Results from the New Zealand Health Survey (NZHS) show that many young Kiwis are not getting the primary healthcare that they need, the Green Party said today.
There has been an increase in the number of 15-24-year-olds who can’t afford to see their GP, from 12.3 percent to 16.2 percent. This represents 108,000 young New Zealanders who are not able to access the healthcare that they need.
“Our young people need to be able to go to their GP when they need help, and not feel they have to put off their health concerns until they escalate and may need urgent medical care,” Green Party health spokesperson Julie Anne Genter said.
“Going to the doctor should never be considered a nice-to-have or a luxury in New Zealand; if you need to go to the doctor, then you should be able to go.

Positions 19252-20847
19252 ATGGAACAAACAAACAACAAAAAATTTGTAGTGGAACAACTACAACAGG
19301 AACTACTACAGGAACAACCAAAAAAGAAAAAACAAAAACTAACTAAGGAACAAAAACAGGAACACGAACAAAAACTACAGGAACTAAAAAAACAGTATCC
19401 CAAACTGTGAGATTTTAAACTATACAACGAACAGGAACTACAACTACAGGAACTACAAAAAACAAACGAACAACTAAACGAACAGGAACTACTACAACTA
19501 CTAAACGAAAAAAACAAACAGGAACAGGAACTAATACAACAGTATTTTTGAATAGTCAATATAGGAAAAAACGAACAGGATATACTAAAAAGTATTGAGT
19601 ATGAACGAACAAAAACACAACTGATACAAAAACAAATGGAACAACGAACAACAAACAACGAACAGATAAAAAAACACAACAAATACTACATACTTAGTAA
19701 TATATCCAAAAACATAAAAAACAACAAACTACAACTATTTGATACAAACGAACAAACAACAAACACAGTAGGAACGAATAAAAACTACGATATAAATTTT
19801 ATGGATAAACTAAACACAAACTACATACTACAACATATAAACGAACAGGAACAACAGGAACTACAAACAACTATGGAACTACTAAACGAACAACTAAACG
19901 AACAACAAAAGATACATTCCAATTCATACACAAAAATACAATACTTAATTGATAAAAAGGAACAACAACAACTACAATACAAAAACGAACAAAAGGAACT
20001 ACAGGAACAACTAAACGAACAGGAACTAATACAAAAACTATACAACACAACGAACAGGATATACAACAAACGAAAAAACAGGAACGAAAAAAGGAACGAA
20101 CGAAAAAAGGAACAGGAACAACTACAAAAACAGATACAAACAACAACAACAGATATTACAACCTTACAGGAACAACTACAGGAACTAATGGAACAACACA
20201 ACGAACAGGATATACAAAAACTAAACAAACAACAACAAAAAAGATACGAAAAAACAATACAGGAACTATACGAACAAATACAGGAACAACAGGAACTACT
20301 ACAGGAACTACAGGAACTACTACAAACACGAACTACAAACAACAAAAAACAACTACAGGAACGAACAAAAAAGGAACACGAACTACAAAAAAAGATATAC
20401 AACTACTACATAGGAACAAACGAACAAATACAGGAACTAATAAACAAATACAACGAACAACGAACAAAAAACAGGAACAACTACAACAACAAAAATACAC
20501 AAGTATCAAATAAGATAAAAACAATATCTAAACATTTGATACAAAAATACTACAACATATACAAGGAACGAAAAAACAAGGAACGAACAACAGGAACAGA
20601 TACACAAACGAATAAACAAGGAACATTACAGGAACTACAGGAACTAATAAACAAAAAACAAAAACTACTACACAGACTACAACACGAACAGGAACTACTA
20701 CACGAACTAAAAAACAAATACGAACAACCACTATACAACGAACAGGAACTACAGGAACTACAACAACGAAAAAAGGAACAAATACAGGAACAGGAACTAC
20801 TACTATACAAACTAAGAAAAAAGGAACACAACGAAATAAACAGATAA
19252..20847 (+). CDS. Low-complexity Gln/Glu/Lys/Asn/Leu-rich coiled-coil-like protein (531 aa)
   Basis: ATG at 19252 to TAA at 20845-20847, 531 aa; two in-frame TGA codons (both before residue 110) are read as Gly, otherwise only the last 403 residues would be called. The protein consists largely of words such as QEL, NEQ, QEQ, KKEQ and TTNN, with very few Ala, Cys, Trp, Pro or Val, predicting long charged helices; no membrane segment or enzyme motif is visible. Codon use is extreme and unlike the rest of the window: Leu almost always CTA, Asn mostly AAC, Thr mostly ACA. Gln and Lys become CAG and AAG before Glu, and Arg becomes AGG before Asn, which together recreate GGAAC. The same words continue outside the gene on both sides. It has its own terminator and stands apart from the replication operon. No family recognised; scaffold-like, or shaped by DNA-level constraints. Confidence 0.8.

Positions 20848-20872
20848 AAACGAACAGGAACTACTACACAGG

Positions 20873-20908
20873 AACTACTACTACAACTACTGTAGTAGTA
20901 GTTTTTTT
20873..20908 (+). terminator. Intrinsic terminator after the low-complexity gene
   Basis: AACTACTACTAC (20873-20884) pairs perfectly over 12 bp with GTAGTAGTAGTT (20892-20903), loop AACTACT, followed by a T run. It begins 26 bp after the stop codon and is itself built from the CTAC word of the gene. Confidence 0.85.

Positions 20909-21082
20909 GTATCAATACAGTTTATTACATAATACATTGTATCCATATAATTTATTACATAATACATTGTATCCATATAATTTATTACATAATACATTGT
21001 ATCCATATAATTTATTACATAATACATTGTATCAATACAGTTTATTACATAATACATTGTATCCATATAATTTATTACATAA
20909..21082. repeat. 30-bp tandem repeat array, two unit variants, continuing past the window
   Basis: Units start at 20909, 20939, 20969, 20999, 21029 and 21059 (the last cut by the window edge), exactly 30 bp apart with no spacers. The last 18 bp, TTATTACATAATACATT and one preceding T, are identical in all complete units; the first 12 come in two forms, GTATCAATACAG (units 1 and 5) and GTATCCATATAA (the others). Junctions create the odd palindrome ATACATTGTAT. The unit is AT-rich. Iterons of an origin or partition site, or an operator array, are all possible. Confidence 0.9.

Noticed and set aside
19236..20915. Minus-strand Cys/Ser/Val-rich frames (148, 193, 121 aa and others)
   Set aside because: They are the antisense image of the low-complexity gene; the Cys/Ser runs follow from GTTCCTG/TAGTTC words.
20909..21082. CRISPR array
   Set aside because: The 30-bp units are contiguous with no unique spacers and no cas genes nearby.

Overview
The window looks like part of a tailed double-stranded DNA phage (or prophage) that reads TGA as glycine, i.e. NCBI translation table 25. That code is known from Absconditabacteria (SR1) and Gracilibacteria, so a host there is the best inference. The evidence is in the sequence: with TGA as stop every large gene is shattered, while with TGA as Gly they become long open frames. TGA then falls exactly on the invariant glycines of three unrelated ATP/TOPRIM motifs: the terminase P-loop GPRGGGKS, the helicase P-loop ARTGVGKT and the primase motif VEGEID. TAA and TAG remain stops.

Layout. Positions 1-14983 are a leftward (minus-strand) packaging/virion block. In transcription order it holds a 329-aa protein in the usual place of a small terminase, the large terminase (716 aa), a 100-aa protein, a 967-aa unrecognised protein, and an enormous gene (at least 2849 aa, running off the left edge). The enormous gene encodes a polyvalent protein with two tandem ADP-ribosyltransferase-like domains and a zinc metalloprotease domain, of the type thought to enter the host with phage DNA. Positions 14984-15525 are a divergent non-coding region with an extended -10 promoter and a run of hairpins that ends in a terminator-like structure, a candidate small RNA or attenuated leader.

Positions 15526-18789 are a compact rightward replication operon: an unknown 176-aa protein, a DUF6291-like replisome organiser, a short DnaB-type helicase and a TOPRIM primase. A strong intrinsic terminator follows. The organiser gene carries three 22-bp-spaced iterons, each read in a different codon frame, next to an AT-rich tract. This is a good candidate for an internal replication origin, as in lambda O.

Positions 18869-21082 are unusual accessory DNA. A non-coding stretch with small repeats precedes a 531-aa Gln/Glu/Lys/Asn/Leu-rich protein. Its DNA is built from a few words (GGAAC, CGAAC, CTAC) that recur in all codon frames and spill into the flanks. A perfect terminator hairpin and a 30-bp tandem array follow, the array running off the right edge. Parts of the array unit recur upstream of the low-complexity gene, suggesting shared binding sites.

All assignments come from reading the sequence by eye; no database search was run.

“It is unfortunate that young people are bearing the brunt of National’s cuts to healthcare. It is estimated that the health system has been underfunded by $1.7 billion since National came to power.
“This Government has continually put off making long-term investments in New Zealanders’ health, such as taking action on child poverty or obesity, and there will be delayed costs for these kinds of issues down the line.
“Also worrying is that Māori and Pasifika children are 1.7 times more likely to not be able to see a GP than other children.
“These inequalities in our health system have very real consequences, and a Green Party in Government would ensure more funding across the board for our health system,” said Ms Genter.